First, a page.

Quest for the Golden One: Revisiting the Stinger GT
In an earlier post, we tested a large range of Kia Stingers that came from four different colors with identical Grey Y5 wheels. Two of the earliest examples proved to be poorly performing outliers, leading to questions about age affecting speed. The first thing we can do is check to see if there is a correlation between age and performance.
The main trick in dealing with the data is converting the date code, which is stamped in the chassis and looks something like “P11”, into a date we can graph. From the Hot Wheels Fandom site we find that “M” = 2020 and “P” = 2021”. It is interesting to note that in these codes the letters “I” and “O” are skipped since they could be confused with ones and zeros. I think the same thing applies to case codes. The numeric part of the code indicates the week of manufacture, so we need an epoch converter to figure that out, and in the example of P11, it would have been made the week of March 15th, 2021 through March 21st.
A graph of time versus manufacturing date shows a clear correlation. The “R-squared” value is a measure of the fit to the linear regression model and shows a moderate correlation.
Degradation over time has implications if we find a good casting and want to stock up on wheels. I have a collection of purple Formula E Gen-2 and yellow Lamborghini Urus I’ve been drawing wheels from, but it looks like we need to update our candidates on a regular basis to keep on the edge of performance.
With that in mind, let’s take a closer look at the newest Stinger casting, the black one. I acquired ten additional examples, and included previously tested cars #10 and 12 for retesting (car #11 already went into a project).
The average of 1.665 seconds is significantly faster than the previous 1.694, and the standard deviation is now in line with the Honda Civic Si. Here is a current summary of our results to date:
So, the Stinger now has both the lowest average time, and the fastest example! Let us take a look at the box plot of our data to date:
I’m still wondering why the Stinger casting is such a peg hanger, while JDMs like the Honda Civic Si are so elusive. While I love the metallic blue of the Stinger’s initial release, here is what I think the Stinger debut casing should have looked like to make it move:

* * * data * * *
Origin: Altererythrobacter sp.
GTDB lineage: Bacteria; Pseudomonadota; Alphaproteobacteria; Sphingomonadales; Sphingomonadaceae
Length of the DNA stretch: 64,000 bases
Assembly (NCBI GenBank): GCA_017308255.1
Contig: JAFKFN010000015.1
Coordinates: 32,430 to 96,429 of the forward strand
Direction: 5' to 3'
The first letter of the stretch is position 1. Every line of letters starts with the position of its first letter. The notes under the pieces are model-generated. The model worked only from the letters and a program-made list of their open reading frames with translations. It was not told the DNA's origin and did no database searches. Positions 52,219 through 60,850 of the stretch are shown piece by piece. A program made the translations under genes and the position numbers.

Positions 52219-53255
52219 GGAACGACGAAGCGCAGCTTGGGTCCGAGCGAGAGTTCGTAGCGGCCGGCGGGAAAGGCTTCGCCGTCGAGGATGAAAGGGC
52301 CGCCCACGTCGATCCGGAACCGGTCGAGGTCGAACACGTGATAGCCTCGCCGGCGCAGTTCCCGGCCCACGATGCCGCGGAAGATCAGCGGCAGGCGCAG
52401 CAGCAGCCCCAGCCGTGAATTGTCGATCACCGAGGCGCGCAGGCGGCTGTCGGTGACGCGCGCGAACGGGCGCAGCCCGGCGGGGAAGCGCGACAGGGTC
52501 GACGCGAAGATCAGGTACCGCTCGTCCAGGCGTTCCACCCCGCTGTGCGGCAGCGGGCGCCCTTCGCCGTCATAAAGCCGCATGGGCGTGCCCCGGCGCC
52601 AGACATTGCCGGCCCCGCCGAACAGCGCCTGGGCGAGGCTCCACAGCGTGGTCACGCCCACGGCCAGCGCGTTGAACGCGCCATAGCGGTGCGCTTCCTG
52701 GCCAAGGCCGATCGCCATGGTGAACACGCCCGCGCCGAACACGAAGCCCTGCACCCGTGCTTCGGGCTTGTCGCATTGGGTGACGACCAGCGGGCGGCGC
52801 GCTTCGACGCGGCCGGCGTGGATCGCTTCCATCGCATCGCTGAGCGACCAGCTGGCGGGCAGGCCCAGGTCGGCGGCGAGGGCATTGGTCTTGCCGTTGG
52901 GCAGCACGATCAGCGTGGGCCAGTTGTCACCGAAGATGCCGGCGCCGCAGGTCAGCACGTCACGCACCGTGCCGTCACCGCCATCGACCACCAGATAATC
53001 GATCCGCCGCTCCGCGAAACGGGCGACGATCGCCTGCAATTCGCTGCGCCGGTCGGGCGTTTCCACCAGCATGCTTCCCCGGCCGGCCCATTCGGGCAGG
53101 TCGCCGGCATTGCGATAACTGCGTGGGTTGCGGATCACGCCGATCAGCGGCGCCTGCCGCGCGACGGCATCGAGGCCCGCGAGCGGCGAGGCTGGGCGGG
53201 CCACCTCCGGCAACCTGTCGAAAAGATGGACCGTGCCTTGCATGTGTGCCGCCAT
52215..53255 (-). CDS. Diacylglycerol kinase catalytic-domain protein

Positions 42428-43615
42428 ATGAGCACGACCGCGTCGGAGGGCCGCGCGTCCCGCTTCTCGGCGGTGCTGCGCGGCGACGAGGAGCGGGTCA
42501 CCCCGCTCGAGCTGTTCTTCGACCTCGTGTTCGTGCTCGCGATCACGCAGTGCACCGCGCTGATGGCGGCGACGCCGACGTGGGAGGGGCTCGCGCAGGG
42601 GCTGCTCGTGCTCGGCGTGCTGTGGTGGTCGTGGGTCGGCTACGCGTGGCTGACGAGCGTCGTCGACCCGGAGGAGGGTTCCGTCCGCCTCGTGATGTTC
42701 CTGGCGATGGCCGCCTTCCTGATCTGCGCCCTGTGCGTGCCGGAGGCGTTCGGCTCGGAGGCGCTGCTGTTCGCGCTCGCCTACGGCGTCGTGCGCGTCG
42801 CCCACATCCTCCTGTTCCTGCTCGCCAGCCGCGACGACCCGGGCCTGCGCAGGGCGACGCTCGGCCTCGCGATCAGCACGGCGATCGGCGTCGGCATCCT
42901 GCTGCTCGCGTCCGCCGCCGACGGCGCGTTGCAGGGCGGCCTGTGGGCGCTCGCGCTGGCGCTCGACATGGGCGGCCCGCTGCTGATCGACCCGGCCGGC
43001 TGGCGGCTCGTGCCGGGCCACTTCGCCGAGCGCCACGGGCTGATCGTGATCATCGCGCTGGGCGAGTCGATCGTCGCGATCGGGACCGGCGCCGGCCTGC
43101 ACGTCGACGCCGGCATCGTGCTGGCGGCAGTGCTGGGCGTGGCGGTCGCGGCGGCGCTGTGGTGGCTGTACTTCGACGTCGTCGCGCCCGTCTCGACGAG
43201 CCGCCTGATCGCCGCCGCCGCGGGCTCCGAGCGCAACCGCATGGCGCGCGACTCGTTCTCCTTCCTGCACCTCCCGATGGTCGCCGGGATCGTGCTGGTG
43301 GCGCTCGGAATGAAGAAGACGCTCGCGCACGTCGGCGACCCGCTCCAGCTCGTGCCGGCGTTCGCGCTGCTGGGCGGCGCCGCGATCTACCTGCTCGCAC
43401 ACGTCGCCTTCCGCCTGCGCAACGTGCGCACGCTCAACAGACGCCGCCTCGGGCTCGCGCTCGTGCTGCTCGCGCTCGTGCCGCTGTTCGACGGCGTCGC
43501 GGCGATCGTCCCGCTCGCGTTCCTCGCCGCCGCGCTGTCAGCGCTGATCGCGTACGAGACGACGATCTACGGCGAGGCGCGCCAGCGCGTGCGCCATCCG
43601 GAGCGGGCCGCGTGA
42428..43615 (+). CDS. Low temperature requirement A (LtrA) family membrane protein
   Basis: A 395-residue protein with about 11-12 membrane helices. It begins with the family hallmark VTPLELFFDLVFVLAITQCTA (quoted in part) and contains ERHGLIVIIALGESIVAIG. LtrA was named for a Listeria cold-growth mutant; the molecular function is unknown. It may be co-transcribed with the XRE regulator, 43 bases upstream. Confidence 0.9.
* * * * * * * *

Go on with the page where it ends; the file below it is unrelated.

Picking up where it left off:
I guess I shouldn’t complain. A licenced model casting that is a peg hanger is actually the ideal candidate for racing and wheel farming. Next time, with the upcoming Le Mans GTE PRO/AM Endurance Race Series on the horizon, we will take a look at the BMW M3 GT2. Can it challenge the Stinger? Our quixotic quest continues . . .
I went and got a few of this casting after reading your 1st post about the car. I'm not totally in love with it but for wheels it is a no brainer.
One casting that did catch my eye was the F type Jag in silver, seems to be reasonable fast out of the package, and the M case Aston Martin yellow one, that thing was rapid.
- That Jag looks good in blue, and the 10-spokes are the same ones on the Civic Si. I don't have any data on the Trap-5 wheels from the Silver version, so I'll put that on the list of things to look at. — TheMakersBox
I had a feeling the new Stinger could be the 'Cadillac V16' of 2021 simply judging from it's overall configuration. The performance potential of large wheels and a long wheelbase strikes again. I've only opened 2 of them, so far....looks like I need to open more.
The Stinger also has a sizable volume for internal weight distribution with the cabin's highest points well positioned for both drag and road course placement. Generally, I think it's a great casting for customization. If I didn't limit myself to classic (read:prior to 1995) castings, I'd use the Stinger frequently.